Adriana Rodrigues Perretti, Ana Cecília Rizzatti De Albergaria-Barbosa, Rodrigo Kerr & Leticia Cotrim Da Cunha
The global ocean has a key role on the Earth's climate system. It possesses a direct connection with the atmospheric gases, including the greenhouses, allowing exchanges between those compartments and oceanic storage of carbon. Through the years, this exchange of gases occurred based on gas equilibrium between ocean and atmosphere. After the Industrial Revolution, human activities have increased the emissions of greenhouse gases, mainly carbon dioxide (CO2), which changed the atmospheric concentration from ~280 ppm...

Metrological challenges for measurements of key climatological observables: Oceanic salinity and pH, and atmospheric humidity. Part 1: Overview.

R. Feistel, R. Wielgosz, S.A. Bell, M. F. Camões, J. R. Cooper, P. Dexter, A. G. Dickson, P. Fisicaro, A. H. Harvey, M. Heinonen, O. Hellmuth, H. J. Kretzschmar, J. W. Lovell-Smith, T. J. McDougall, R. Pawlowicz, Ridout, P.,, S. Seitz, P. Spitzer, D. Stoica & H. Wolf
Water in its three ambient phases plays the central thermodynamic role in the terrestrial climate system. Clouds control Earth’s radiation balance, atmospheric water vapour is the strongest “greenhouse” gas, and non-equilibrium relative humidity at the air-sea interface drives evaporation and latent heat export from the ocean. On climatic time scales, melting ice caps and regional deviations of the hydrological cycle result in changes of seawater salinity, which in turn may modify the global circulation of...

National Reference Stations Biogeochemical Operations Manual Version 3.2.1.

(:Unkn) Unknown
This manual outlines best-practice techniques in biogeochemical and blue-water oceanography for ensuring the output of reliable, quality data to the end-user community. The aim is for sampling, analytical, and reporting standards to be at least equivalent to: the WOCE (World Ocean Circulation Experiment) and JGOFS (Joint Global Ocean Flux Study) studies.

Remote sensing of ocean colour in coastal, and other optically-complex, waters.

(:Unkn) Unknown
As we understand more about the optical properties of aquatic substances and their influences on ocean colour, it became possible to envisage the use of ocean-colour data to retrieve information on substances other than phytoplankton, or even to distinguish between some types of phytoplankton under favourable conditions. Ocean colour sensors are being developed with better spectral resolution, improved calibration, and higher signal-to-noise ratio. New algorithms have emerged in parallel, to address the new challenges. There...

Chemical measurements in the Baltic Sea: guidelines on quality assurance.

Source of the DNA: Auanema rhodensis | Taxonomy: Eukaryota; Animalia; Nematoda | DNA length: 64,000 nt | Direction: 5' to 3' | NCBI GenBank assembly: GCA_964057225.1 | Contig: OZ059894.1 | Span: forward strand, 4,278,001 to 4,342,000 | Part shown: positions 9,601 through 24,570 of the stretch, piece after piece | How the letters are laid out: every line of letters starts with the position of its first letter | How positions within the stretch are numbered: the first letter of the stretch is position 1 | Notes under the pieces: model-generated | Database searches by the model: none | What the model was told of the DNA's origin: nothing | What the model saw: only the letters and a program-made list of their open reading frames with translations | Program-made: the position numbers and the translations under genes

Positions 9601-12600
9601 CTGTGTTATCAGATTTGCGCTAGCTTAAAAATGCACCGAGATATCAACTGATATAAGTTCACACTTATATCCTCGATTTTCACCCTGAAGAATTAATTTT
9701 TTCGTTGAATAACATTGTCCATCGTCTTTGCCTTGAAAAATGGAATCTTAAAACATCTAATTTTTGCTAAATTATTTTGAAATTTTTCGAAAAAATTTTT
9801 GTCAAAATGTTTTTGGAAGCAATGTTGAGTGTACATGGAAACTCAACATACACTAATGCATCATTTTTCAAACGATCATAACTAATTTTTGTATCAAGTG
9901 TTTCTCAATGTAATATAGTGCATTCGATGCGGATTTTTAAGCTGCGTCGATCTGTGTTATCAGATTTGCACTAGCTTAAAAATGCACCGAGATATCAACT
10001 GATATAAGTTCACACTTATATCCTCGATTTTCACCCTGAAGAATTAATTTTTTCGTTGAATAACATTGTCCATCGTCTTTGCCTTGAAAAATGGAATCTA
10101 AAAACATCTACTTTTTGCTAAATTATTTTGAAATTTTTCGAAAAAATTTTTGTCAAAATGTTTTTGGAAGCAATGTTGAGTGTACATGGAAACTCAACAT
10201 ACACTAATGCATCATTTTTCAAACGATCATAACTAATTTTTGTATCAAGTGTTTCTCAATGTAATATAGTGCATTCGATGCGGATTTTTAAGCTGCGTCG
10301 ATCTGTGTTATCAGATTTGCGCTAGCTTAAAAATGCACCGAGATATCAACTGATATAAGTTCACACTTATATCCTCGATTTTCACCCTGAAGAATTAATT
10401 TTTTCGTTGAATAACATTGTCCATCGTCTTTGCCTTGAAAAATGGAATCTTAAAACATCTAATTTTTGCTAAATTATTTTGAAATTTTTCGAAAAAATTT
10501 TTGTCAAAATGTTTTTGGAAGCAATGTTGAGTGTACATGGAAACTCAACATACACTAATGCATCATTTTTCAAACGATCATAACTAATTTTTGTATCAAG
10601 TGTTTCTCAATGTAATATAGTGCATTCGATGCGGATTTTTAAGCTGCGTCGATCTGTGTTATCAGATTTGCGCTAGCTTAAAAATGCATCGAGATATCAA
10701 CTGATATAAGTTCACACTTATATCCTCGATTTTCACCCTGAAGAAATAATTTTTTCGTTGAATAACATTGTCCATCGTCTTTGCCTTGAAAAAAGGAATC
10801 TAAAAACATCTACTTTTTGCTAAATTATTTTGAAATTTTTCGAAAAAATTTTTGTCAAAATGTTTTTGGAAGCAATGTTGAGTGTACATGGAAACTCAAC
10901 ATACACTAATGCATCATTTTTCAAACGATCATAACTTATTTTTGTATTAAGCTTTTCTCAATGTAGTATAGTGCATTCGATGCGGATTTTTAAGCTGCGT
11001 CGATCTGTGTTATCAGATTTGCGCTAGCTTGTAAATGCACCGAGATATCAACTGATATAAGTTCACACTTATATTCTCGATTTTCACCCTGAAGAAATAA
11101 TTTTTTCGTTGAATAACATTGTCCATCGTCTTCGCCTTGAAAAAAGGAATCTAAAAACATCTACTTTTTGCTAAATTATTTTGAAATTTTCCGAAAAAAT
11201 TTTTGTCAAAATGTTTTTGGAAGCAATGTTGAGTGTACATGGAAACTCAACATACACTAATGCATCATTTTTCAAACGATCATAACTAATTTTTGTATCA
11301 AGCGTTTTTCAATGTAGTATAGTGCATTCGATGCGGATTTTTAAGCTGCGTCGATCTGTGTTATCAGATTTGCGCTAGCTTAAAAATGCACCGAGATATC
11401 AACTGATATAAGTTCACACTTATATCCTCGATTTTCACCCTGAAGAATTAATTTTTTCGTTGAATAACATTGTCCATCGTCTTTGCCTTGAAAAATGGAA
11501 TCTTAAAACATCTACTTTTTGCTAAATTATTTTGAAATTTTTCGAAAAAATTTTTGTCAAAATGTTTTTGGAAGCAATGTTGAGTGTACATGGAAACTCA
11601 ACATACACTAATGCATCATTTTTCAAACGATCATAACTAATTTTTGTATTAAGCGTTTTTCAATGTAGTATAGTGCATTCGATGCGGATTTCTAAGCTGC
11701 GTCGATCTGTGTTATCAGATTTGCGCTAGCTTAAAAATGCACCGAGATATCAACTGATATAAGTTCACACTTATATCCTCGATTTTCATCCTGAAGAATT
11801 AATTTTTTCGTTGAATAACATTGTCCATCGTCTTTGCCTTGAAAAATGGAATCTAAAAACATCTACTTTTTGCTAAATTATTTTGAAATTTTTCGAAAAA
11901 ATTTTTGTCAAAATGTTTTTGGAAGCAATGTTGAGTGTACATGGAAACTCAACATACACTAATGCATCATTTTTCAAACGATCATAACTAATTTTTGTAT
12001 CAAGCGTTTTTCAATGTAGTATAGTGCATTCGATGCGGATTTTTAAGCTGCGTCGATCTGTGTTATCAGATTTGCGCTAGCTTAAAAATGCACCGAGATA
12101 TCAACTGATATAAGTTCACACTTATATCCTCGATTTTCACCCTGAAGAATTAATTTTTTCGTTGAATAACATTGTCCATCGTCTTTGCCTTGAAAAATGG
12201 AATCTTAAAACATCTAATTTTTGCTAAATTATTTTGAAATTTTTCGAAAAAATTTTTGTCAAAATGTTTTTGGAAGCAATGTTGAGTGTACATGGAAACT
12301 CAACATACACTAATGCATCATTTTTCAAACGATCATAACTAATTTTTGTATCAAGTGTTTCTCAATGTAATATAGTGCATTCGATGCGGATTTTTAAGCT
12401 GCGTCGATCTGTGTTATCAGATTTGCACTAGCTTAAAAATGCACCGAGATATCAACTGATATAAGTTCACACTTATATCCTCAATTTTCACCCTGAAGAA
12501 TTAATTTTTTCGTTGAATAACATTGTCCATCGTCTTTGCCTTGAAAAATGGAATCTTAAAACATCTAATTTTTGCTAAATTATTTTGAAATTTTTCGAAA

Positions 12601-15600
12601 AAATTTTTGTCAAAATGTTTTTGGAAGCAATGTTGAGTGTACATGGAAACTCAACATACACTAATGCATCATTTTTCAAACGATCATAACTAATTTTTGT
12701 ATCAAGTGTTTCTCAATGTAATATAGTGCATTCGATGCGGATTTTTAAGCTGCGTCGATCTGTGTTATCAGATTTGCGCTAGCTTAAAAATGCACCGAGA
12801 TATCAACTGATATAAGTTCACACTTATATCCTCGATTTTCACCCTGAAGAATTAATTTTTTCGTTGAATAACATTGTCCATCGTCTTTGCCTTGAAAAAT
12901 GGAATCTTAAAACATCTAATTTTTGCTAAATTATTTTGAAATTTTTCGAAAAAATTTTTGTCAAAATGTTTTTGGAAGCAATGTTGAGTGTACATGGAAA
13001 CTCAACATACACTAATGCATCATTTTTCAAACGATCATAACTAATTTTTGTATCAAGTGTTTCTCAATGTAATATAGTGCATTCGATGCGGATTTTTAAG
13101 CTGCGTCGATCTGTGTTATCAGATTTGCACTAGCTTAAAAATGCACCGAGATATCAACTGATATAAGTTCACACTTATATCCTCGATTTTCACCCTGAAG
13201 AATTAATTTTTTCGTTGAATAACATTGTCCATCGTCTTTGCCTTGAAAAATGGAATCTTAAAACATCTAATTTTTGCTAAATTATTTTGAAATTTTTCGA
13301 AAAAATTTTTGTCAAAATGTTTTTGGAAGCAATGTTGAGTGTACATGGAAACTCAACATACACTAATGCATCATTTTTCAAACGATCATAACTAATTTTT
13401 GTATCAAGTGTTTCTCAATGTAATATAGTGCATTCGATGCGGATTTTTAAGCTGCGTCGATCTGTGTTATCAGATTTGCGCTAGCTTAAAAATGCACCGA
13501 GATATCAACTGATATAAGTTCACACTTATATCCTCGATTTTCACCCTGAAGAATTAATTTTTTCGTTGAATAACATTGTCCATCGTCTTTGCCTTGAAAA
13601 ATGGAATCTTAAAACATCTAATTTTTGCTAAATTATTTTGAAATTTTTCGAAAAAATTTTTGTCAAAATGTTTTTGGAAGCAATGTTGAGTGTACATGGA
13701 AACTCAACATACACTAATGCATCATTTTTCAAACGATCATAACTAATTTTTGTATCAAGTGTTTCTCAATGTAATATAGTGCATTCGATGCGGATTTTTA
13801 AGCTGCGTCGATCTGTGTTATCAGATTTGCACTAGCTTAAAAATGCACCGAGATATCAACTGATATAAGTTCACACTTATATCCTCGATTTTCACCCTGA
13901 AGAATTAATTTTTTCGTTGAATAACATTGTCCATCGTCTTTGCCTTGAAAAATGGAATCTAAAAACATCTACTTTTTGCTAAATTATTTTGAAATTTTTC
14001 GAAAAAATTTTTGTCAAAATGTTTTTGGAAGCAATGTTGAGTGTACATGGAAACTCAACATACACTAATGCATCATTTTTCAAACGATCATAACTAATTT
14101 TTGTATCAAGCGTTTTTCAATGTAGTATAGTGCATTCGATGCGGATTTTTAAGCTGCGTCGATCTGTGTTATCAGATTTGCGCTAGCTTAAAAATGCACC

(:Unkn) Unknown
This document provides an introduction to quality issues, in general, and quality assurance in Baltic marine monitoring laboratories, in particular. The guidelines are intended to assist laboratories in starting up and operating their quality assurance systems. For laboratories with existing quality systems, the guidelines may give inspiration for issues that can be improved. The guidelines contain information for all levels of staff in the marine laboratory. Sections 1, 2, 3, and 6 together with Annexes...

Guidelines for reporting ocean acidification data in scientific journals. Version 1.1, 2015-03-06b.

Jean-Pierre Gattuso, Hernan Garcia, Clara J. M. Hoppe, James Orr, Hans-Otto Pörtner & Yan Yang
This document was prepared in the framework of the data management activity of the Ocean Acidification International Coordination Centre of the International Atomic Energy Agency (OAICC; www.iaea.org/ocean-acidification). Please contact the first author (gattuso@obs-vlfr.fr) in case of any error or omission. It is primarily based on Dickson et al. (2007), Dickson (2010), Nisumaa et al. (2010), Pesant et al. (2010), Pörtner et al. (2010) and Orr et al. (2015). To ensure reproducibility, it is critical to...

Sea surface salinity quality control processes for potential use on data buoy observations. Version 1.3.

(:Unkn) Unknown
This document will aim to provide processes and approaches to real-time and delayed mode quality control of Sea Surface Salinity data, for review by the DBCP community. This document aims to bring together the best practice and suggested approaches to quality controlling salinity data from various programmes and for several different types of observing platforms. Once the DBCP has ascertained which processes apply to drifting and moored buoys, the appropriate tests and procedures can be...

Sampling and Sample-handling Protocols for GEOTRACES Cruises. Version 3, August 2017.

Gregory Cutter, Karen Casciotti, Peter Croot, Walter Geibert, Lars-Eric Heimbürger, Maeve Lohan, Hélène Planquette & Tina Van De Flierdt
The GEOTRACES Standards and Intercalibration (S&I) Committee is charged with ensuring that the data generated during GEOTRACES are as precise and accurate as possible, which includes all the steps from sampling to analysis. Thus, sampling methods for dissolved and particulate constituents must take a representative (of the water depth/water mass) and uncontaminated sample, the samples must be stored (or immediately analyzed) in a fashion that preserves the concentrations (activities) and chemical speciation, and the analyses...